Mike Minor felt like he 'owed' the Royals and GM Dayton Moore another try

By Lynn Worthy, The Kansas City Star on

Published in Baseball

Mike Minor spoke with a genuine level of gratitude about his previous stint with the Kansas City Royals, a period of great uncertainty regarding his physical health and his future in baseball. At the same time, he also felt like he had something to prove by the time he walked out the door.

Three years later, the left-handed veteran pitcher signed a free-agent contract with the Royals having established himself once again as a starting pitcher and feeling a sense of responsibility to the organization that stood by him even when he wasn't able to perform on the field.

Minor, who signed a two-year deal worth a guaranteed $18 million and a club option for a third season on Tuesday, said of reaching an agreement, "I felt like I owed Dayton (Moore) and the organization something from the last time I was there, the way they gave me an opportunity after having surgery and then not pitching and only pitching one year for them. So I felt committed to Kansas City, and I liked my time there."

The combination of his previous ties to the Royals, their heavy interest at the start of free agency despite him having a subpar season, and the club's need for another reliable veteran presence in their starting rotation made them well-matched dance partners.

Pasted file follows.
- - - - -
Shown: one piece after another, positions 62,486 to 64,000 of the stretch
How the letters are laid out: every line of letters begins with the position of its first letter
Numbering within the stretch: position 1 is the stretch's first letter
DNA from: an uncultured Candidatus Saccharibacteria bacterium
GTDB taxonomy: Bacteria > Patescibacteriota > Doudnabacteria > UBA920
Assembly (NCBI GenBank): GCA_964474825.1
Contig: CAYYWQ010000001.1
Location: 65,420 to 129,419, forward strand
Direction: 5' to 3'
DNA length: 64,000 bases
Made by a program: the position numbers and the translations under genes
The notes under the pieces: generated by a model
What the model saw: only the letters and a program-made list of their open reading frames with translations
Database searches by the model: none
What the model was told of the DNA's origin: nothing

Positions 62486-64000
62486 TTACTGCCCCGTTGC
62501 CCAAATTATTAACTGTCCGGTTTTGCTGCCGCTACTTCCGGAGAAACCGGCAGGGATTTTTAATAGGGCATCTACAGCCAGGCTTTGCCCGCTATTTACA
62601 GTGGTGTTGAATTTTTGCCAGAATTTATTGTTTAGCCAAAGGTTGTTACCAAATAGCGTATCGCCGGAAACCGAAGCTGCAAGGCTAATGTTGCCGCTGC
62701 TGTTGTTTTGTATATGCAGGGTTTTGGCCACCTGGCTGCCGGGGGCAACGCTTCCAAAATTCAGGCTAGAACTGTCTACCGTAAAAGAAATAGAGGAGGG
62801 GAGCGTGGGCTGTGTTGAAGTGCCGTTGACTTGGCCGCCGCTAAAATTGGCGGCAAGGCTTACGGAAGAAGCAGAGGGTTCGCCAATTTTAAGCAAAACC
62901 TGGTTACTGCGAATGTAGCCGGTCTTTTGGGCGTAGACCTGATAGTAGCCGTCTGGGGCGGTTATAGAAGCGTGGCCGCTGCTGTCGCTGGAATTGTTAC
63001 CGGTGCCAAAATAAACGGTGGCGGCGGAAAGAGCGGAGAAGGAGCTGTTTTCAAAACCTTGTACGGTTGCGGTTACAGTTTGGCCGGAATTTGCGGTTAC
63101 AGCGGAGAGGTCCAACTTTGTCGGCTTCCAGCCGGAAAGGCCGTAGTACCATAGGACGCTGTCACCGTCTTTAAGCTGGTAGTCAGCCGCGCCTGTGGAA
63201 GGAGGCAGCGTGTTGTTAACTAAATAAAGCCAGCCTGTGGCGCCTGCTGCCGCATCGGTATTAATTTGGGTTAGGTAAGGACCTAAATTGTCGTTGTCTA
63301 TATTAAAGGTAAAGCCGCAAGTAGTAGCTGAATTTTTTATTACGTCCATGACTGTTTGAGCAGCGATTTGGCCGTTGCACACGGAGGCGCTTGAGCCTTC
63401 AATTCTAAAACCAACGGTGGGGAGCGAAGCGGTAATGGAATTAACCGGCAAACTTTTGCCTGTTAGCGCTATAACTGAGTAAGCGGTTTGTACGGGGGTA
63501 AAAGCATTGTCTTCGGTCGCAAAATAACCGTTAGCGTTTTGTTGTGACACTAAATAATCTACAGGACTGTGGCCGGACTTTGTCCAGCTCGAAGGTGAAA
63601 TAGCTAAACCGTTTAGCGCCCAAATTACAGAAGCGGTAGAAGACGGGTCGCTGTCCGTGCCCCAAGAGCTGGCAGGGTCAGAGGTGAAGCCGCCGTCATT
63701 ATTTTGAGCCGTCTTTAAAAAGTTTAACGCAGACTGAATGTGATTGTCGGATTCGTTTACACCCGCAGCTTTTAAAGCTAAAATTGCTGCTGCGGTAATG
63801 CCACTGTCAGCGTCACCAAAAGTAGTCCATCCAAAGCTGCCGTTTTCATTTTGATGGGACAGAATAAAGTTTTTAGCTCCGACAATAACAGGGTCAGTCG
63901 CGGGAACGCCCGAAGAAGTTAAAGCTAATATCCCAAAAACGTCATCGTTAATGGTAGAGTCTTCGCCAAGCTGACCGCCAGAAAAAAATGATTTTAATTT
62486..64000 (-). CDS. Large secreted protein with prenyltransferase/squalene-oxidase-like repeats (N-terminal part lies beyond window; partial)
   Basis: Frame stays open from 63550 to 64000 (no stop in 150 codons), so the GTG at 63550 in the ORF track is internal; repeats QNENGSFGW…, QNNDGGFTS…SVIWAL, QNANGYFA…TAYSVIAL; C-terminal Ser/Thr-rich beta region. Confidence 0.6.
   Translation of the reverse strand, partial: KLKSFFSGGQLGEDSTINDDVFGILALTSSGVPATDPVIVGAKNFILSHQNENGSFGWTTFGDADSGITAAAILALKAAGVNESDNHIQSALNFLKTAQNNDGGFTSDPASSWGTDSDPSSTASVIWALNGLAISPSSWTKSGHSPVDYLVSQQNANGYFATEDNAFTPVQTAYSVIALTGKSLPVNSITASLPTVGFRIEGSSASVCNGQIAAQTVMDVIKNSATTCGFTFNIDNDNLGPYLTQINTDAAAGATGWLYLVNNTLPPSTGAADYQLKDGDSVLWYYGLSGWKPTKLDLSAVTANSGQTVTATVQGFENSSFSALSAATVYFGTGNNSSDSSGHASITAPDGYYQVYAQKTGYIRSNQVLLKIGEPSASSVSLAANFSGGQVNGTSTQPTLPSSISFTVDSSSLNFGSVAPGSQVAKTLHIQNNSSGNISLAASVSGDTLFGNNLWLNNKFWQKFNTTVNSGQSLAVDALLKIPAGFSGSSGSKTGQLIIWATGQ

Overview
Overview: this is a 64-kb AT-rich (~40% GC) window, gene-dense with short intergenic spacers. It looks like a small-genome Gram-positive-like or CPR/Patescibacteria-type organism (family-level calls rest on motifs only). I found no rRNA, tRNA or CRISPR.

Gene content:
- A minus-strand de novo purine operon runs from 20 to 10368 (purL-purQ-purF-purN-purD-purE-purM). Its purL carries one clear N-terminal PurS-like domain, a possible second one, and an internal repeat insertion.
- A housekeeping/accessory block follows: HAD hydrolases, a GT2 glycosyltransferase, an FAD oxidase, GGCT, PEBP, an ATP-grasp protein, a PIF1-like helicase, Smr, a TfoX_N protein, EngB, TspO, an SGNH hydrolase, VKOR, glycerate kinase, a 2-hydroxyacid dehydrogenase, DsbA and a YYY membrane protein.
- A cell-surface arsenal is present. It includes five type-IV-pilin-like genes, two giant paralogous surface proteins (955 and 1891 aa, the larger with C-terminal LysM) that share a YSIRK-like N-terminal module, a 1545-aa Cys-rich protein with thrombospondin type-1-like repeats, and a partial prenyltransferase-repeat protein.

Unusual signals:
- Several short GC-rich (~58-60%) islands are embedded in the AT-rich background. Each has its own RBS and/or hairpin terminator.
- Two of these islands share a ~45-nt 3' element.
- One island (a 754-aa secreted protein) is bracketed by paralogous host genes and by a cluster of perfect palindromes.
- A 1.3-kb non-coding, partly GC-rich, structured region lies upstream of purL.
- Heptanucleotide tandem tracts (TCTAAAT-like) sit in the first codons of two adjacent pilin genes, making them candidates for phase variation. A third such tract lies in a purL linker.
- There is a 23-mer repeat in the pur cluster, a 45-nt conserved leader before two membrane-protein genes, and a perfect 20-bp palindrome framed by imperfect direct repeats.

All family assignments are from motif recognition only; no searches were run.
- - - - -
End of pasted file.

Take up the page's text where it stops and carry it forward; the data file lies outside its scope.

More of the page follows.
Minor, who turns 33 later this month, spoke with reporters on Wednesday afternoon via conference call from his home in Tennessee.

He said the Royals came after him "really aggressively" and were prepared to make an offer early where some other teams were still feeling out the market.


"I told (my agent) I didn't want to wait around when there was a good opportunity with Kansas City," Minor said.

Minor came to the Royals in 2016 after having had season-ending shoulder surgery in 2015. He spent two years with the organization, but he didn't pitch at all for the club in 2016. He pitched very effectively out of the bullpen in 2017.

The Texas Rangers offered him a three-year deal going into the 2018 season with the opportunity to be a starting pitcher again — he'd started for the Atlanta Braves prior to his stint with the Royals.

His multiple-inning relief outings with the Royals were his indication that his career as a starter "wasn't over."


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